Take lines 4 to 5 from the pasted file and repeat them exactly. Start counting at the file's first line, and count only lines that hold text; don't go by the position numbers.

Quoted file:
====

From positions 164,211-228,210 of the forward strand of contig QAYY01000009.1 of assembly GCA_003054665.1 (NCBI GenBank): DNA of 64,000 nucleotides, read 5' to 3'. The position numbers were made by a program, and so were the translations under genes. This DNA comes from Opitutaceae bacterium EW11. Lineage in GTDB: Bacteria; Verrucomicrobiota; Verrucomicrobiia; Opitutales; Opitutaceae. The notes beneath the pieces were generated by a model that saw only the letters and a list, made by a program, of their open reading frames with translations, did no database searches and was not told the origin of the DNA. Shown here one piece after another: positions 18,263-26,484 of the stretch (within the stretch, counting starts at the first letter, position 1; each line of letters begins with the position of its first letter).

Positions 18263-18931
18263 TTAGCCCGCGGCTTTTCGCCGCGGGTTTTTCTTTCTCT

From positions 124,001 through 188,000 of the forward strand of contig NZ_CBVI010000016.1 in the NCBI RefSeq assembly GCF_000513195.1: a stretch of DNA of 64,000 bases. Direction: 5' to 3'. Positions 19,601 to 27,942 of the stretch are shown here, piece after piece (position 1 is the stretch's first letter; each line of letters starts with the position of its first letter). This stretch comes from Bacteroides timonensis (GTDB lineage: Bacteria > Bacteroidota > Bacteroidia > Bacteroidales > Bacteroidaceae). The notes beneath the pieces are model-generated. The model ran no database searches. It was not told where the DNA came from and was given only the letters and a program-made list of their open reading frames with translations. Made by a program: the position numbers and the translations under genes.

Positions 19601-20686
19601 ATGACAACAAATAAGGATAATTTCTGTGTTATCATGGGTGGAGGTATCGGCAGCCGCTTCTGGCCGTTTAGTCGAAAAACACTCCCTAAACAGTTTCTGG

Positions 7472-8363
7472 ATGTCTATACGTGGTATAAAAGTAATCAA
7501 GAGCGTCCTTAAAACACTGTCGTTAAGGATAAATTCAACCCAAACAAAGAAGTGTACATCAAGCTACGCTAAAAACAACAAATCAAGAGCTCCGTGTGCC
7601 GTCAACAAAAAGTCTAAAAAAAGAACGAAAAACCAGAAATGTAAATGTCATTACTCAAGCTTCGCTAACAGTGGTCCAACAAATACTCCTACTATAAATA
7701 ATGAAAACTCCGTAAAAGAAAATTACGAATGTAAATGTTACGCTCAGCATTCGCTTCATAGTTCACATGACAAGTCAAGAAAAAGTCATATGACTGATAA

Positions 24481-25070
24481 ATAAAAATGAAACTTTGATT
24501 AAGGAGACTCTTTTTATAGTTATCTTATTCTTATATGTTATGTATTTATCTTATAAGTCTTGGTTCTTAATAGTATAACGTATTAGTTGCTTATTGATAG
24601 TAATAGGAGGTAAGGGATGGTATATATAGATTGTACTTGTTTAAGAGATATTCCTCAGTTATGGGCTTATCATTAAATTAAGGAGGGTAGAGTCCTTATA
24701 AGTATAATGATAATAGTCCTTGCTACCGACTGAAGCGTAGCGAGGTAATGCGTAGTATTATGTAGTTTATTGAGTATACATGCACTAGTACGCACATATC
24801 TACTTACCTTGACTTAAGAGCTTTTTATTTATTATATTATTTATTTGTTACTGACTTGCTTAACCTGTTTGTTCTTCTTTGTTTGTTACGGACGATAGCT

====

From positions 124,001 through 188,000 of the forward strand of contig NZ_CBVI010000016.1 in the NCBI RefSeq assembly GCF_000513195.1: a stretch of DNA of 64,000 bases. Direction: 5' to 3'. Positions 19,601 to 27,942 of the stretch are shown here, piece after piece (position 1 is the stretch's first letter; each line of letters starts with the position of its first letter). This stretch comes from Bacteroides timonensis (GTDB lineage: Bacteria > Bacteroidota > Bacteroidia > Bacteroidales > Bacteroidaceae). The notes beneath the pieces are model-generated. The model ran no database searches. It was not told where the DNA came from and was given only the letters and a program-made list of their open reading frames with translations. Made by a program: the position numbers and the translations under genes.

Positions 19601-20686